|Written by Kay Ewbank|
|Thursday, 31 December 2015|
A new database that's a distributed, transactional, fault-tolerant object store has been released. GoshawkDB stores data as persistent objects, and its creator avoids the term database to describe it.
The big attraction is the promise that GoshawkDB supports full multi-object transactions which are atomic and isolated no matter how many objects the transaction touches or where the objects are stored. GoshawkDB clients also support nested transactions, and features such as Retry are supported.
Transactions with strong-serializability isolation levels are the only ones supported. Writing about the transaction support on the GoshawkDB website, developer Matthew Sackman said that while many data stores offer eventual consistency, they present problems if failures occur. Sackman says that GoshawkDB is different:
"it supports full transactions which are atomic no matter how many objects they touch. Transactions have many nice properties and using full transactions makes your code simpler and easier to write and maintain. GoshawkDB's transactions are also durable: the client is not informed of the result of the transaction until after the result has been written and flushed to disk."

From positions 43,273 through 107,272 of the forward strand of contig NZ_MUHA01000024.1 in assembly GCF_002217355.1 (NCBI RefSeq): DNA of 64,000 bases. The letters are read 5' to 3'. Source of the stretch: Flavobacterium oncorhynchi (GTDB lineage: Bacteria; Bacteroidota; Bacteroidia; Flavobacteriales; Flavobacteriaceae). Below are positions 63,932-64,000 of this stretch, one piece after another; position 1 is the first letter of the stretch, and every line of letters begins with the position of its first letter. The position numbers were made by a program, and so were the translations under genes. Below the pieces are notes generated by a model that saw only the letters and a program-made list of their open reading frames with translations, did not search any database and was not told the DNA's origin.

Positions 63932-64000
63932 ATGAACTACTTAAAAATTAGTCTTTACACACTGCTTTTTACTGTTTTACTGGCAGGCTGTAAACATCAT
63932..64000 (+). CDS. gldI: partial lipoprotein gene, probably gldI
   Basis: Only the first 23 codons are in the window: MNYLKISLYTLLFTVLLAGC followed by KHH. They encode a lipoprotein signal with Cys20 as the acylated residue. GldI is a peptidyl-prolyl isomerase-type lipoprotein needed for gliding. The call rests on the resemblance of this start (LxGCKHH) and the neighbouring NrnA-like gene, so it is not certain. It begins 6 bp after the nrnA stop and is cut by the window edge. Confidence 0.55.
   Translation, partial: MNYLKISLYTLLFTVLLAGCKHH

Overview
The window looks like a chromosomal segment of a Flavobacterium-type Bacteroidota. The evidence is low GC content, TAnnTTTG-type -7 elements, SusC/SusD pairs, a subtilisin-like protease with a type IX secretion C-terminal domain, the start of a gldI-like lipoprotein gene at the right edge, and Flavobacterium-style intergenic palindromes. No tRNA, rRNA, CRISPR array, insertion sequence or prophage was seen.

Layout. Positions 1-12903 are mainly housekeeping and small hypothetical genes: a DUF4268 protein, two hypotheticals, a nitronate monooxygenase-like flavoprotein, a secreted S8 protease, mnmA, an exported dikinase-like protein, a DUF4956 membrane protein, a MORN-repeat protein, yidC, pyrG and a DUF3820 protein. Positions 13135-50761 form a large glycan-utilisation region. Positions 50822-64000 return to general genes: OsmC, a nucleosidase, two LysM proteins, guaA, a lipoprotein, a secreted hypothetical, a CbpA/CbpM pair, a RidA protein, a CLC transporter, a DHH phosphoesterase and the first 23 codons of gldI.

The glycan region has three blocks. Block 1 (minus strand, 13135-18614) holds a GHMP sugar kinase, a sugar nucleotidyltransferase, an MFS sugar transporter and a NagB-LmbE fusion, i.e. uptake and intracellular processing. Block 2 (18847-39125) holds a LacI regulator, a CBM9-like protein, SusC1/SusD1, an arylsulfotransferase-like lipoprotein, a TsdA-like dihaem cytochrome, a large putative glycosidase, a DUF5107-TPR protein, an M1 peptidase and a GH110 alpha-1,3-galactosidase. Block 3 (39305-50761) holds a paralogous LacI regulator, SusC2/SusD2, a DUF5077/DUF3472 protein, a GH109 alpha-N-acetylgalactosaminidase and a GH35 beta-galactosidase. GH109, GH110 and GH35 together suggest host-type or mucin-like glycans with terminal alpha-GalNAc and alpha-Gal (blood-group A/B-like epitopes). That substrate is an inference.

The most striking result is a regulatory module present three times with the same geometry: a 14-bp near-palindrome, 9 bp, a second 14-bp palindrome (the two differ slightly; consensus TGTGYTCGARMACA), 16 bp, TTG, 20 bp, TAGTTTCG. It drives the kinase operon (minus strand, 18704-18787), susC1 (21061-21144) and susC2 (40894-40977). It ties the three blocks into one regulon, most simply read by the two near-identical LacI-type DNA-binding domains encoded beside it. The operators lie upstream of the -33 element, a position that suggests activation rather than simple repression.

GoshawkDB also makes clear guarantees about how it will behave in the presence of failures. Specifically, you can set a failure parameter (F), which sets the number of failures you want GoshawkDB to tolerate. So long as the minimum cluster size is
Sackman says GoshawkDB is a CP-system, using the CAP theorem's terminology for a database that will be able to recover from failures (including network partitions) and will not violate consistency. The data store only orders transactions where necessary, so avoiding imposing a global total order of transactions to improve performance. The claim is that for an unchanging workload, GoshawkDB's performance will not decrease as you add more nodes, and can increase.
GoshawkDB doesn't make you use schemas. It treats object values as plain byte arrays, and the only requirement is that you declare pointers to other objects explicitly. Overall, it looks a useful addition to the object store options such as Cassandra, Riak and CockroachDB, and it will be interesting to see whether it achieves popularity.
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|Last Updated ( Thursday, 31 December 2015 )|